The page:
18.Pathman DE, Konrad TR, Williams ES, Scheckler WE, Linzer M, Douglas J. Physician job satisfaction, job dissatisfaction, and physician turnover. J Fam Pract 2002;51:593.  Back to cited text no. 18
    
19.Schermerhorn JR. Organizational Behavior. 7 th Ed. New York: Wiley; 2000.  Back to cited text no. 19
    
20.Locke EA, Henne D. Work motivation theories. International review of industrial and organizational psychology. Chichester, England: Wiley; 1986.  Back to cited text no. 20
    
21.Spector PE. Job satisfaction: Application, assessment, causes, and consequences. Thousand Oaks, CA: Sage; 1997.  Back to cited text no. 21
    
22.Rose M. Job satisfaction, job skills, and personal skills. In: Penn R, editor. Skill and occupational change. Oxford: Oxford University Press; 1994.  Back to cited text no. 22
    
23.Werner A. Motivation in human resources management. Cape Town: Oxford University Press; 2001. p. 587.  Back to cited text no. 23
    
24.Chaudhury S, Banerjee A. Correlates of job satisfaction in medical officers. Med J Armed Forces India 2004;60:329-32.  Back to cited text no. 24
    
25.Kaarna M. The Importance of job satisfaction in hospital quality process. Master of Public Health. NHV: Nordic School of Public Health;North Estonia: MPH 2007:4;Dnr U12/01:294  Back to cited text no. 25
    
26.Landy FJ. The Psychology of Work Behavior. 4 th ed. John Wiley and Sons; 1989.  Back to cited text no. 26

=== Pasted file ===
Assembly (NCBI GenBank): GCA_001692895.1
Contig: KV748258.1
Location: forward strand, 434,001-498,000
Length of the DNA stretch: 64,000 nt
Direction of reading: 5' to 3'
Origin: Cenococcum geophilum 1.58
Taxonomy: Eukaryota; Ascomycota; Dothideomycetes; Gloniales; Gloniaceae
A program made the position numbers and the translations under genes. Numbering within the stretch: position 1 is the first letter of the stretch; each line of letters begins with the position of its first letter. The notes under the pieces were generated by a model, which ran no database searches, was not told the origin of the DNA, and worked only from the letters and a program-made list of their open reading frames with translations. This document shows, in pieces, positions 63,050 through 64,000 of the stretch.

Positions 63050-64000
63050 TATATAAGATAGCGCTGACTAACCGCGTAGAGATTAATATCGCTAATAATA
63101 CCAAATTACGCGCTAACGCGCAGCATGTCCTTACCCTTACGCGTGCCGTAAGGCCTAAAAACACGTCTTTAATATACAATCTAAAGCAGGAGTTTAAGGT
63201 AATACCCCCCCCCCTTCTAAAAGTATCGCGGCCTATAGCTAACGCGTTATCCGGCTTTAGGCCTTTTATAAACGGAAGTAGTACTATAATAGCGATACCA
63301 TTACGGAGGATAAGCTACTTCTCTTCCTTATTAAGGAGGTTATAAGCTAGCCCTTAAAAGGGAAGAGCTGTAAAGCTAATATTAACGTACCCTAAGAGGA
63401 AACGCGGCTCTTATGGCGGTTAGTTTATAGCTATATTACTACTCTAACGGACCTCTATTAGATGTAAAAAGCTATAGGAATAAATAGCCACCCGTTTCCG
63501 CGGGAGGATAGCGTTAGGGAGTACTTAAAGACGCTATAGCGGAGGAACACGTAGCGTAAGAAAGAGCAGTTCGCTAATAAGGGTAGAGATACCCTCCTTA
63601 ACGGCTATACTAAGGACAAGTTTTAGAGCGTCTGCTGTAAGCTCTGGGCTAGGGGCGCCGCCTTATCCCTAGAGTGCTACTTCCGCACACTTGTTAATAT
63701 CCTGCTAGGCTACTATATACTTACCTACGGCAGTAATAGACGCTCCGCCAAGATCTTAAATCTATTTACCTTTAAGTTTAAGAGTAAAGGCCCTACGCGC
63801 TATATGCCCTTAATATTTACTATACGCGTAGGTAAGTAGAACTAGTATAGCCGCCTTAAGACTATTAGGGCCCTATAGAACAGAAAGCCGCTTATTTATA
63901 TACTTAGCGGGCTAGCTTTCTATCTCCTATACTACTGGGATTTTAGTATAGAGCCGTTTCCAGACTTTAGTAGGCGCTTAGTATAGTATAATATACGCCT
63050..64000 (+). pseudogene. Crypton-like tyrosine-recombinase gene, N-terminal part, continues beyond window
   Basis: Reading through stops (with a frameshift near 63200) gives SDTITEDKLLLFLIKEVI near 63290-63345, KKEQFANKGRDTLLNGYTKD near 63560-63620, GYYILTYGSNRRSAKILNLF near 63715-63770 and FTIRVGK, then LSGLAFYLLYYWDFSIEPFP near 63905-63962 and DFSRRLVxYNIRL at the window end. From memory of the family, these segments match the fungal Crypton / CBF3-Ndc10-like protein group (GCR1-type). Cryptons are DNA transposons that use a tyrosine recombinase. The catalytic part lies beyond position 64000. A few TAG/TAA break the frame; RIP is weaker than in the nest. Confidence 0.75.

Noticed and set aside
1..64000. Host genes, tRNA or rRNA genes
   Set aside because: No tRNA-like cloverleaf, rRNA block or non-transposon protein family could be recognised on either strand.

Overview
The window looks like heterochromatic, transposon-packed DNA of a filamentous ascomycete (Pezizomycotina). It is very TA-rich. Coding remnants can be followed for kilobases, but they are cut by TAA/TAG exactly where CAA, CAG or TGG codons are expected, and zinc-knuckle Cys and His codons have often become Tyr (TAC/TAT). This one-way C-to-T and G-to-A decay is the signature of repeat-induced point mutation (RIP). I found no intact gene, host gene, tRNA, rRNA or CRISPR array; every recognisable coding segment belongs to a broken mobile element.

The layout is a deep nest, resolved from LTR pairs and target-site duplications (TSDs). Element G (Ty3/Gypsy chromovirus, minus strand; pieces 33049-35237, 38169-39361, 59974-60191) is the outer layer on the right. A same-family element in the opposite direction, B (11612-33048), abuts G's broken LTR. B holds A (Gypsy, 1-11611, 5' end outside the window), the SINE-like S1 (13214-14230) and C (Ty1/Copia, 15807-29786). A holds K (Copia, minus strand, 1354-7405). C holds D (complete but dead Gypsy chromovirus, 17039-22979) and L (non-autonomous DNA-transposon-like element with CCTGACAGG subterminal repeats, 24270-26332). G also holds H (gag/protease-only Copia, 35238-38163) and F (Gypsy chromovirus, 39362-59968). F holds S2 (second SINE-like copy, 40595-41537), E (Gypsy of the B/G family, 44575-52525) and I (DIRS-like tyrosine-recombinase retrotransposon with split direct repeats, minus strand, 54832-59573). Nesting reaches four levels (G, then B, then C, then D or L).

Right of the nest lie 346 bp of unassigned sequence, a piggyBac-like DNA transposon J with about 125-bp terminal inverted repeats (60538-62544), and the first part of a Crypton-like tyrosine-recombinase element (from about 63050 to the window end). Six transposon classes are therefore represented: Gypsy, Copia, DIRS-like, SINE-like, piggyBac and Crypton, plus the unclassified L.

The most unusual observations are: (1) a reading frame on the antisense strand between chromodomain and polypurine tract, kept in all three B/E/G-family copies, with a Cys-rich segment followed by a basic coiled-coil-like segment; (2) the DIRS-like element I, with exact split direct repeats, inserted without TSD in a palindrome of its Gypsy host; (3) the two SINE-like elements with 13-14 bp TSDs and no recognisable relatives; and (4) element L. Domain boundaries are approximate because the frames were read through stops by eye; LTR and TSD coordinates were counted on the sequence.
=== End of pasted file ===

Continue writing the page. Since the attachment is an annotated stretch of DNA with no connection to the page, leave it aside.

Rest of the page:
27.McNeely RL. Age and job satisfaction in human service employment. Gerontologist 1988;28:163-8.  Back to cited text no. 27
    
28.Linn LS, Brook RH, Clark VA, Davies AR, Fink A, Kosecoff J. Physician and patient satisfaction as factors related to the organization of internal medicine group practices. Med Care 1985;23:1171-8.  Back to cited text no. 28
    
29.Hasenfeld Y. Human Service Organizations. Englewood Cliffs, NJ: Prentice Hall; 1983.  Back to cited text no. 29
    
30.Kivimaki M, Kalimo R, Lindstrom K. Contributors to satisfaction with management in hospital wards. J Nurs Manag 1994;2:229-34.  Back to cited text no. 30
    
31.Love JE Jr. A study of the relationships between perceived organizational stratification, and individual job satisfaction and adaptiveness in hospital laboratories. Am J Med Technol 1977;43:1135.  Back to cited text no. 31
    
32.Freeborn DK, Hooker RS. Satisfaction of physician assistants and other nonphysician providers in a managed care setting. Public Health Rep 1995;110:714-9.  Back to cited text no. 32
    
33.Herzberg F, Mausner B, Snyderman BB. The motivation of work, 2 nd Ed. New York: John Wiley and Sons;1963.  Back to cited text no. 33
    
34.Hackman JR, Oldham GR. Development of the job diagnostic survey. J Appl Pyschol 1975;60:159-70.  Back to cited text no. 34
    
35.Longest BJ. Management Practices for the Health Professional, 4 th Ed, Norwalk: Appleton and Lange; 1990.  Back to cited text no. 35
    
36.Maslow A. Motivation and personality, 2 nd Ed. New York: Harper and Row; 1970.   Back to cited text no. 36
    
37.McGregor D. The human side of enterprise. New York: McGraw-Hill; 1960.  Back to cited text no. 37
    
38.Dowell AC, Hamilton S, McLeod DK. Job satisfaction, psychological morbidity and job stress among New Zealand general practitioners. N Z Med J 2000;113:269-72.  Back to cited text no. 38
    
39.Lambert TW, Goldacre MJ, Evans J. Views of junior doctors about their work: Survey of qualifiers of 1993 and 1996 from United Kingdom medical schools. Med Educ 2000;34:348-54.  Back to cited text no. 39